As energy usage across the world continues to rise at a rapid pace, a variety of governments have been seeking solutions to a potential energy crisis. Aside from finding or creating new sources of supply like shale gas and solar power, energy efficiency measures have become the topic du jour, as consumers look to do more with less.
One of the biggest opportunities could lie within in commercial and residential lighting space. New technologies are the main culprit of energy use across the world, but they are also helping to reduce the amount of energy needed to light-up our planet. For investors, focusing on this need for energy efficiency could provide great long-term gains for a portfolio.
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A Lesson In LED
For more than 130 years, variations of incandescent and gas-discharge lamps have been used to illuminate commercial buildings. However, times are changing. Semiconductors called light emitting diodes or LED's are driving that change, and saving energy. Although created in the 1960s, new technologies in LEDs are moving the semiconductor from the TV remote to high-efficiency bulbs. An LED consumes only 13 watts of power and produces the same amount of light as a 100-watt incandescent bulb.
SEE: 10 Ways To Save Energy And Money
At the same time, new efficient manufacturing processes are helping drive down the costs of the once expensive bulbs. Today, consumers can buy a LED bulb from Home Depot (NYSE:HD) for around $20. Cleantech market intelligence firm, Pike Research predicts that continued advances in LED lighting technology will help producers shrink costs for various products by 80 to 90% over the next decade.
Those shrinking costs, energy savings, as well as the fact that LED bulbs have an average lifespan of 50,000 hours are helping set up a huge surge in adoption by commercial and residential consumers. Pike estimates that LED market share of the commercial lighting sector will reach 52% by 2021. Likewise, General Electric (NYSE:GE), whose founder invented the first light bulb, predicts LEDs will make up between 80% of the general lighting market in that time frame.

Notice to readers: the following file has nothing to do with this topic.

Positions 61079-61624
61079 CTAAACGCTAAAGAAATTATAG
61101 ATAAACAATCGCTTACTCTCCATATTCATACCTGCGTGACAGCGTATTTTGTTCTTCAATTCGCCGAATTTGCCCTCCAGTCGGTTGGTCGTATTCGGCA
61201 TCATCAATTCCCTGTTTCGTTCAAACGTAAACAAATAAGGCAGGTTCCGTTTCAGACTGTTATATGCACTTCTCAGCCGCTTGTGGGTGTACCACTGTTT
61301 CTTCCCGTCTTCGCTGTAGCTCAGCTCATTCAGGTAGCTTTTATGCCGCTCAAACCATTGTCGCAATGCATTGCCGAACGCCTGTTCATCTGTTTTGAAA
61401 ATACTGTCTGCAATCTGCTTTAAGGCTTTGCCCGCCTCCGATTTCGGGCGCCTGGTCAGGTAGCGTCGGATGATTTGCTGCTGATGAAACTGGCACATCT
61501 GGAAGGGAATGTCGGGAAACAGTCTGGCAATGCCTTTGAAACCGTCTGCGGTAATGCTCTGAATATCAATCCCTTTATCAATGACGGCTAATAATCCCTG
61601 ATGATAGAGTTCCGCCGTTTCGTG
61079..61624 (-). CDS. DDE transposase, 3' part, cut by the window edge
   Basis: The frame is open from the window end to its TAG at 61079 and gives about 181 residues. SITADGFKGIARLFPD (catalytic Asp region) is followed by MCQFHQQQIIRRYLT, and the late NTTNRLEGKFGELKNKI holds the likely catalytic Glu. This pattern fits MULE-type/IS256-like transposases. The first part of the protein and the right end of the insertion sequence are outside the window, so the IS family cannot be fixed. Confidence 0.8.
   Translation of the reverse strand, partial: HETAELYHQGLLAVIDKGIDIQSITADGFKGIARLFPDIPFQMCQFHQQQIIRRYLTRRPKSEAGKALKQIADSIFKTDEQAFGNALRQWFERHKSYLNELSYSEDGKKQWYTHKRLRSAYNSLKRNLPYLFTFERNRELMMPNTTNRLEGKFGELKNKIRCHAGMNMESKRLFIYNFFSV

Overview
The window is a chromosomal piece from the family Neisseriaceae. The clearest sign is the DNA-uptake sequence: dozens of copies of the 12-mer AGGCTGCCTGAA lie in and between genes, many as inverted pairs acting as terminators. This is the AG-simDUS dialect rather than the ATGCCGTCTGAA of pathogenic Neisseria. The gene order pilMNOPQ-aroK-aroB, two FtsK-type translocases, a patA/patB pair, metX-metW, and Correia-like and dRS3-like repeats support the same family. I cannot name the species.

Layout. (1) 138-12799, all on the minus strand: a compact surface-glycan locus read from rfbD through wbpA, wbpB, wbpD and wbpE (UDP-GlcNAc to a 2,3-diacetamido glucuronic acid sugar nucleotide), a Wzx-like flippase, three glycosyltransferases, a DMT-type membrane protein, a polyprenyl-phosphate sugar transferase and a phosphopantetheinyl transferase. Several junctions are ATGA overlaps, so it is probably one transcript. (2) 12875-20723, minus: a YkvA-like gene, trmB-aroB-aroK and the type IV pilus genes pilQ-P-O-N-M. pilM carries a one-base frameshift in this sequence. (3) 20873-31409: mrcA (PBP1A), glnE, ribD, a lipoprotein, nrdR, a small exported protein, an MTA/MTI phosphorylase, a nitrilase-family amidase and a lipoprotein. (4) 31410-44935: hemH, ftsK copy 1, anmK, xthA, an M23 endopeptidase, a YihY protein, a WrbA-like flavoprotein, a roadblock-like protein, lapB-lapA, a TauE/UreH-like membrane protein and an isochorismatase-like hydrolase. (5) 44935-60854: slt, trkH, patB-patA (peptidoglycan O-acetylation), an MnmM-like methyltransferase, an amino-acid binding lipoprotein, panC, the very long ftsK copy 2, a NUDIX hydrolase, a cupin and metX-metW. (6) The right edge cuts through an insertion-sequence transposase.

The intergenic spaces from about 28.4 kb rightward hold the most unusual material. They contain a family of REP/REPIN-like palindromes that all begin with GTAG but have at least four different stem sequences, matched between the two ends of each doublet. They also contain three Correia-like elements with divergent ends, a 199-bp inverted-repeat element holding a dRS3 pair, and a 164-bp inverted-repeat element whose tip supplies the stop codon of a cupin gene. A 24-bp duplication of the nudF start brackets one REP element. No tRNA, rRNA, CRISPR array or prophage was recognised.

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Playing The Potential
Unlike their cousins, compact florescent bulbs (CFLs) - which have been met with public indignation because they contain a small amount of mercury vapor - LED's major drawback was high costs. However, that is quickly changing as new manufacturing processes cut costs. For long termed investors, now could be a great time to play the sector. Conglomerates like Phillips (NYSE:PHG) and Panasonic (NYSE:PC) have their hands in the LED market. However, there are plenty of pure-plays as well.
Industry standard-bearer, Cree (Nasdaq:CREE) still represents a great play on the growth of LEDs. The company continues to be one of the top innovators across both the commercial and residential space and recently introduced the industry's first LED downlight that can match traditional tube fluorescents on price. Nevertheless, despite its potential, Cree shares could be a value. The firm saw its share price fall nearly 70% since its 2011 highs as the market cratered. Similarly, Chinese producer SemiLEDs (Nasdaq:LEDS) has seen its share price dwindle as well.
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An additional way to play the growth in LEDs is by focusing on the equipment makers in the sector. Both Aixtron (Nasdaq:AIXG) and Veeco Instruments (Nasdaq:VECO) produce the equipment, while Rubicon Technology (Nasdaq:RBCN) produces the sapphire substrates.
Finally, while it does not produce LEDs directly, chipmaker Marvell Technology (Nasdaq:MRVL) could be an interesting way to play the rise of solid-state lighting. The firm makes variety of LED drivers and chipsets that improve efficiency and cost. Recent innovations at the firm included a new driver that will allow LEDs to be dimmable as well as be controlled via wireless smart grid software and advanced HVAC systems.
The Bottom Line
As we continue to grapple with increasing energy demands, innovative technology like LEDs are helping us find solutions. By reducing costs and energy requirements, the adoption of LED bulbs is poised to grow exponentially in the future, as energy efficiency continues to be a mandate for consumers and governments worldwide. The previous firms are ideal ways to play the growth in the sector.
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At the time of writing, Aaron Levitt did not own shares in any of the companies mentioned in this article.
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